View of “Marzena Nowak,” 2011.

View of “Marzena Nowak,” 2011.

Marzena Nowak

Salzburger Kunstverein

View of “Marzena Nowak,” 2011.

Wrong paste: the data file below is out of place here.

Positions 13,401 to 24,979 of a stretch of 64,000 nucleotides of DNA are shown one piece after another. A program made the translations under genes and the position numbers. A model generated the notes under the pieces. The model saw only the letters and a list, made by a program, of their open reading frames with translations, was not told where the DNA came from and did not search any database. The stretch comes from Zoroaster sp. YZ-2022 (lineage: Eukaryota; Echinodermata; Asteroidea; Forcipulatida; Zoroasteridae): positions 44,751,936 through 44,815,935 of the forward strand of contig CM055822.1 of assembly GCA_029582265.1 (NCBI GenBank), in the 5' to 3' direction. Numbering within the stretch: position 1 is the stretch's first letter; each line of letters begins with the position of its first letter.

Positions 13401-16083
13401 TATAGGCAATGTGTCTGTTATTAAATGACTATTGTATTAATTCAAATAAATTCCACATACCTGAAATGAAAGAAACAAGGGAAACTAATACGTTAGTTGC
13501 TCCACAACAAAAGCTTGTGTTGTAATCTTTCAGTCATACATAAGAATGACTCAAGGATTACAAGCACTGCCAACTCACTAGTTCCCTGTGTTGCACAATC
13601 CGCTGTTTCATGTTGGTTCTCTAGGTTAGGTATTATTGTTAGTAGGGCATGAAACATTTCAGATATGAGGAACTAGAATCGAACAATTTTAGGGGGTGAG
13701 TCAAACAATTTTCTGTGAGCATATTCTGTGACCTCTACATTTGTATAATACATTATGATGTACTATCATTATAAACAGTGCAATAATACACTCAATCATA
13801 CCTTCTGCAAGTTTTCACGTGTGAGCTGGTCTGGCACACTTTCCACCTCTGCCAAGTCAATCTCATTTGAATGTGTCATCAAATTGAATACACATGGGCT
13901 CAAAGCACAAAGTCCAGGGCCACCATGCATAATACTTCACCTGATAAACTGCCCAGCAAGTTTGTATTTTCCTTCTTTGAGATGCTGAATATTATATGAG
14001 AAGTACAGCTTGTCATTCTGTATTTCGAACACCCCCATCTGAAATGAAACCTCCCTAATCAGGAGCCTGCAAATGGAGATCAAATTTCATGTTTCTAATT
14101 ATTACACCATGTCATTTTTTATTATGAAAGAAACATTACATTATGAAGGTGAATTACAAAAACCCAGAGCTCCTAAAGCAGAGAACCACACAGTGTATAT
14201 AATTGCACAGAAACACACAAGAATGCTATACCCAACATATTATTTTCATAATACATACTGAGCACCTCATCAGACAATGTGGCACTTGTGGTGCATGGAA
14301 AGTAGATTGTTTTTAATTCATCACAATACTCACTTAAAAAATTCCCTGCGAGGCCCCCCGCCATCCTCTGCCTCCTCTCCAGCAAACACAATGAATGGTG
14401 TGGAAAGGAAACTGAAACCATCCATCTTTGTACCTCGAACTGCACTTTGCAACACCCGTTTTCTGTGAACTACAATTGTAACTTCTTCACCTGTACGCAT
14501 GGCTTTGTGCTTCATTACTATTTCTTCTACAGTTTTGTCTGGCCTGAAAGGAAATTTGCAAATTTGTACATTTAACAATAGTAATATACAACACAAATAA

In video, installation, and painted works, Marzena Nowak presents the human body as the site of psychic sensations and states of excitement. In the past, the artist has used a phrase from Freud, “Die Psyche ist ausgedehnt” (The psyche is expansive), to describe her project, representing a view of the body as both part of and an extended expression of internal processes. Experimental approaches to the body—measuring, localizing, temporalizing, and wounding it—constituted a central theme in the avant-garde art of the 1960s and ’70s, one that has remained an important component of contemporary artistic practice. The fact that, especially in the ’60s, interrogating the body tended to give work a certain subversive, socially utopian character is clearest in the work of artists from the former Eastern Bloc—for example, the sometimes quite drastic films and videos of Polish

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